In Brief

Scutari, Cryan election law reform bills get Assembly counterparts

By: - November 10, 2021 6:50 am

Sen. Joe Cryan said the bills may not move until 2022. (Courtesy of New Jersey Senate Democrats)

Two separate Senate bills that would radically alter how candidates report campaign contributions each saw Assembly counterparts introduced Monday.

The measures, sponsored separately in the upper chamber by Sens. Joe Cryan (D-Union) and Nicholas Scutari (D-Union), would each require political candidates and committees to report campaign donations on a rolling basis.

Existing law requires candidates disclose fundraising and spending each quarter to the New Jersey Election Law Enforcement Commission, and on specific dates surrounding a given election, with rolling disclosures in the final 13 days of a race.

“I think ELEC deserves a good review overall, but more importantly, I think it’s for public confidence,” Cryan said.

The bills are part of a broader push to reform ELEC fueled in part by its slow resolution of campaign finance complaints and amid a push to give it oversight over sexual harassment and misconduct in campaigns.

Assemblyman Paul Moriarty (D-Gloucester) is sponsoring both measures in the lower chamber.

Cryan’s bill would require campaigns report contributions to ELEC within 48 hours of their receipt and would mandate those disclosures be publicly posted within 72 hours.

Scutari’s bill would make more sweeping changes to New Jersey’s campaign finance watchdog, requiring all contributions above $200 and all expenditures be reported to the commission within 72 hours.

Unlike those mandated by the Cryan’s bill, these disclosures would supplant quarterly reports candidates are required to file under existing law. More controversially, the bill would also eliminate campaign contribution limits, a provision that has drawn a wary gaze from Gov. Phil Murphy.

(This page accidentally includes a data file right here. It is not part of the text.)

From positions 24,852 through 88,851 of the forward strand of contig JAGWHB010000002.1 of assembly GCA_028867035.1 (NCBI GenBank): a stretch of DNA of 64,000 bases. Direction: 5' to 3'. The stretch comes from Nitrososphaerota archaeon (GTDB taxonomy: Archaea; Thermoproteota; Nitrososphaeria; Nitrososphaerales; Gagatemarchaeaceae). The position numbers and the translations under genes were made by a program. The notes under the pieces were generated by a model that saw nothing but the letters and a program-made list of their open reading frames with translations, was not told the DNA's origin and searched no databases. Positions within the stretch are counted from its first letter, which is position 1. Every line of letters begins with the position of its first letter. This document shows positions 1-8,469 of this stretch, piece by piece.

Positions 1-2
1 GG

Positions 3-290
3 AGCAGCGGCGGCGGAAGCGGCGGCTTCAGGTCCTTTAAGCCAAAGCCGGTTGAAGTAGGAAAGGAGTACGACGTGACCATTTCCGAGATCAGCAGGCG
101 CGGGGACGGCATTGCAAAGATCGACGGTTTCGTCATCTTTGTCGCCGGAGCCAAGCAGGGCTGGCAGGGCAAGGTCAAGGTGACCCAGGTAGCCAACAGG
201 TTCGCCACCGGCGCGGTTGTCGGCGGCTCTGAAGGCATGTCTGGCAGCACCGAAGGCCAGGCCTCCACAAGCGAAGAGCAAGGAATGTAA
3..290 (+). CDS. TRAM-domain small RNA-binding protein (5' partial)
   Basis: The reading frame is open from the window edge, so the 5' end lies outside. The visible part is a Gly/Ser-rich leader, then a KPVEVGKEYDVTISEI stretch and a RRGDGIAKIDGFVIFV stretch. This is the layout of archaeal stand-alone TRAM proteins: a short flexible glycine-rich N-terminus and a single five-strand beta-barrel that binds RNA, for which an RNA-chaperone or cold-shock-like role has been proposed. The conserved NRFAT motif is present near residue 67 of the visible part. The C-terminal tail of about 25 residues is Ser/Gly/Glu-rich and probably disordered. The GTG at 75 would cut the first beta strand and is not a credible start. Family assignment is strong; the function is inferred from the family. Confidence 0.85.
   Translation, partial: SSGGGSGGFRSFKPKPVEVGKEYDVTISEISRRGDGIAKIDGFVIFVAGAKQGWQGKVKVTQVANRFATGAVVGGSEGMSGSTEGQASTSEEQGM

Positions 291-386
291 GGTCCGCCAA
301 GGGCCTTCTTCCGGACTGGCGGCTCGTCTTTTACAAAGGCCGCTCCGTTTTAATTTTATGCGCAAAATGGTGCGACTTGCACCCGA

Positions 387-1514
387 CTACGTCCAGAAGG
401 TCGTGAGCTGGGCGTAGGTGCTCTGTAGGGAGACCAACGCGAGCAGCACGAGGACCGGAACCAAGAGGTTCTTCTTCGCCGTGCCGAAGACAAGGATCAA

Individuals are limited to giving $2,600 to a candidate per election under existing law, with larger caps for contributions to legislative leadership committees and state, county, and municipal party organizations. Primary and general elections are distinct from one another for the purposes of political giving.

Despite their agreement on rolling reporting, Cryan said he is not prepared to support unlimited donations to candidates.

“I’m not sure that I would agree on eliminating limits, but that’ll be a discussion point,” he said. “I think we’re actually on the same thing, which is the public is entitled to know timely campaign donations and what they mean, and the technology is certainly available today to do that.”

ELEC Executive Director Jeff Brindle has repeatedly called for limits on contribution to political parties to be raised in recent years, but that policy shift has most often been presented as a means of curtailing contributions to super PACs and other organizations with laxer — or, in some cases, non-existent — disclosure requirements.

Neither bill has seen a committee vote, and Cryan was unsure whether that would change before the end of the lame-duck session in early January.

“My sense is this would be a 2022 opportunity, not a 2021,” he said, later adding, “I don’t think we’ve built enough of a case for it yet.”

The push to retool ELEC is in part driven by discontent over the slow pace with which it handles alleged campaign finance violations. The commission last Wednesday released final decisions in campaign finance complaints lodged against six municipal candidates who ran in 2018 and 2019.

“People get very frustrated,” Cryan said. “We’ve got to do something with ELEC. You can’t violate all the rules and three-and-a-half centuries later get a result.”

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Nikita Biryukov
Nikita Biryukov

Nikita Biryukov most recently covered state government and politics for the New Jersey Globe. His tenure there included revelatory stories on marijuana legalization, voting reform and Rep. Jeff Van Drew's decamp to the Republican Party. Earlier, he worked as a freelancer for The Home News Tribune and The Press of Atlantic City.

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